I was watching the olympics and reflecting on the awesome Michael Phelps and I got to thinking about things that inspire me. I'm starting with the Buddha for no specific reason other than I was trying to find a eposter of one of my favourite passages/quotes, I couldn't find it, but I did find some classy sites devoted to Buddhism. That led me to a great series of pictures of the Buddha - one of which is sitting on the left in my 'inspiration' section.
The quote I'm referring to is:
As we think, so we become. The thought manifests as the word; the word manifests as the deed. The deed develops into habit; and habit hardens into character. So watch the thought and its way with care, and let it spring from love. Born out of concern for all beings...The shadow follows the body and never leaves it. In the same way, as we think, so we become.I love the passage because it builds on a number of central Buddhist beliefs. I started really reading about Buddhism about ten years ago as a help with my fear of flying (ie fear of dying). And it did! The book that kick started me is 'Buddhism plain and simple' by Steve Hagen and that's the source for the quotes and bits of wisdom that follow. It's one of my dumbo books as you all know (go back to an earlier post for details).
I'm going to draw some parallels with the mythology presented in Star Wars along the way here, starting with Yoda. Yes - I love Star Wars and it seems to me Yoda is a representative Buddha figure (I have three statues on a set of book shelves in my office - Buddha, Yoda, John Lennon as in Yellow Submarine). Yoda replicates the quote above when he tells Anakin in 'The Phantom Menace'-
Fear is the path to the dark side. Fear leads to anger. Anger leads to hate. Hate leads to suffering. I sense much fear in you.Apart from the structural resonance he's saying the same thing - as we think, so we become. If I apply this to me - I think I have a fear of flying (ie dying), that thought leads to anger, leads to hating flying, leads to suffering. With right thought I can conquer my fear/pain. That's how Hagen's book helped.
There is an old story about a man who came to see the Buddha because he had heard that the Buddha was a great teacher. He told the Buddha that he was a farmer. "I like farming," he said, "but sometimes it doesn't rain enough, and my crops fail. Last year we nearly starved. And sometimes it rains too much, so my yields aren't what I'd like them to be." The Buddha patiently listened to the man.When Yoda instructs/ teaches Luke in 'The Empire Strikes Back' he says:
"I'm married too," said the man. "She's a good wife...I love her, in fact. But sometimes she nags me too much. And sometimes I get tired of her." The Buddha listened quietly.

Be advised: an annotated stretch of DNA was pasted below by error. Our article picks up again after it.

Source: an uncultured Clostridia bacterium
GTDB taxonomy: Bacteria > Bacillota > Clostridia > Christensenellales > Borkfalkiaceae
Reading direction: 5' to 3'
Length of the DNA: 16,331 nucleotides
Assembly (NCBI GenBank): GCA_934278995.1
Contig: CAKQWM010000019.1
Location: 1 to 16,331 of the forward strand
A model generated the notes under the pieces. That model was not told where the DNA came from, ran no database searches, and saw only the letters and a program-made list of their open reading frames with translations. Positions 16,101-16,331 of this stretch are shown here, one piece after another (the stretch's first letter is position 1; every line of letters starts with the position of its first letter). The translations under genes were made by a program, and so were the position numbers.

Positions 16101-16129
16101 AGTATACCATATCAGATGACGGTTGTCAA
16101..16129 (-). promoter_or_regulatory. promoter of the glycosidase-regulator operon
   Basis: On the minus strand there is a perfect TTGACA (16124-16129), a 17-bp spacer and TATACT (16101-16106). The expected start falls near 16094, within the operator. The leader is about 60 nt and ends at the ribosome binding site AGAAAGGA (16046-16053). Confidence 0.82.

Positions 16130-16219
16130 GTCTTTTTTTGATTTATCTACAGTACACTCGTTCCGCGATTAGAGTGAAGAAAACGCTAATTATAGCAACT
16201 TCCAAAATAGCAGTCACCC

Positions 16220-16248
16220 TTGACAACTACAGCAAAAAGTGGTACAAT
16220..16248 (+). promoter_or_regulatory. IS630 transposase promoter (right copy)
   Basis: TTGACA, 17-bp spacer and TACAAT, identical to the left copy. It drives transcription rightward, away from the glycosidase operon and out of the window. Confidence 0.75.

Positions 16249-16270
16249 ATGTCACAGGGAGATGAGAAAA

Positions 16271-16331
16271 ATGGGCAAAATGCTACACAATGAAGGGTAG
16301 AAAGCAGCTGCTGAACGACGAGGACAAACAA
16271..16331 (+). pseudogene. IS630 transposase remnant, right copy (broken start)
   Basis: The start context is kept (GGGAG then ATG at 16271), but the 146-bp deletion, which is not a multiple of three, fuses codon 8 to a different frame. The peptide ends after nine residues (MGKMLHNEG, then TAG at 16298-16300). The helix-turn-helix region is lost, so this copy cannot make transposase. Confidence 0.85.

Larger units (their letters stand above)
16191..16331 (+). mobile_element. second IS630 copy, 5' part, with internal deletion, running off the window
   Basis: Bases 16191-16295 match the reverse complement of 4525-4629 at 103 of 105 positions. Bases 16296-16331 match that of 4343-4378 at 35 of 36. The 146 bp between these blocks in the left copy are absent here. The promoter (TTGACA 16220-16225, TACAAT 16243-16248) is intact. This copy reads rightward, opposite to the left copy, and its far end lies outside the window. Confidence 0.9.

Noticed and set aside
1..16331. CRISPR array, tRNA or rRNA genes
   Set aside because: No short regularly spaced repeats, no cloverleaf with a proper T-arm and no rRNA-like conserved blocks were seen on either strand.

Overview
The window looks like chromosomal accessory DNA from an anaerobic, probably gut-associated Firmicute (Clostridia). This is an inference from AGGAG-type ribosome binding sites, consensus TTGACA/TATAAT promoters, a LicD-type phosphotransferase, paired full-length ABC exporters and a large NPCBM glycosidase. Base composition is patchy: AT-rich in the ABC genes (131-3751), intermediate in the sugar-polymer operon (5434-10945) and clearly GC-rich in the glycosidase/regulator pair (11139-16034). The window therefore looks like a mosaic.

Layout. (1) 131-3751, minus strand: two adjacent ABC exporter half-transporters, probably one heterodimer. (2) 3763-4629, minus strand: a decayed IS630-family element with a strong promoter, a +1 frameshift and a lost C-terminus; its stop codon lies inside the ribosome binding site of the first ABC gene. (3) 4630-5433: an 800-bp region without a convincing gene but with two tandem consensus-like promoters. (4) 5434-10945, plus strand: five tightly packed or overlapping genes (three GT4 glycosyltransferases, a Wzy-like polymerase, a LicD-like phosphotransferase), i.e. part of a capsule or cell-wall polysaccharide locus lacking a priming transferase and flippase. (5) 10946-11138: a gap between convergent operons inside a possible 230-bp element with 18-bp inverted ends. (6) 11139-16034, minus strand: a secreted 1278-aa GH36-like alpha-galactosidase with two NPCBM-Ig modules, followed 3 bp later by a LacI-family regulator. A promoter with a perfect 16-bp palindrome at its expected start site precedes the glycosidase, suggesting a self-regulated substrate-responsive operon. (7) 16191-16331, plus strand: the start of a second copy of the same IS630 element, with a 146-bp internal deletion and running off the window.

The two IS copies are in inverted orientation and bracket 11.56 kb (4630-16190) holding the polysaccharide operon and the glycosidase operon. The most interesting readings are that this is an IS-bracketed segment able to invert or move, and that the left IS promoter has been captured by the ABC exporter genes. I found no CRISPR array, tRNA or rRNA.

"I have kids," said the man. "Good kids, too...but sometimes they don't show me enough respect. And sometimes..."
The man went on like this, laying out all his difficulties and worries. Finally he wound down and waited for the Buddha to say the words that would put everything right for him.
Instead the Buddha said, "I can't help you."
"What do you mean?" said the astonished man.
"Everybody's got problems," said the Buddha. "In fact, we've all got 83 problems, each one of us. Eighty-three problems, and there's nothing you can do about it. If you work really hard on one of them, maybe you can fix it - but if you do, another one will pop right into its place. For example you're going to lose your loved ones eventually. And you're going to die some day. Now there's a problem, and there's nothing you, or I, or anyone else can do about it."
The man became furious. "I thought you were a great teacher!" he shouted. "I thought you could help me! What good is your teaching then?"
The Buddha said, "Well, maybe it will help you with the eighty-fourth problem."
"The eighty-fourth problem," said the man. "what's the eighty-fourth problem?"
Said the Buddha, "You want to not have any problems."
Yoda: Yes, a Jedi's strength flows from the Force. But beware of the dark side. Anger, fear, aggression; the dark side of the Force are they. Easily they flow, quick to join you in a fight. If once you start down the dark path, forever will it dominate your destiny, consume you it will, as it did Obi-Wan's apprentice.The Buddha said
Luke: Vader... Is the dark side stronger?
Yoda: No, no, no. Quicker, easier, more seductive.
Luke: But how am I to know the good side from the bad?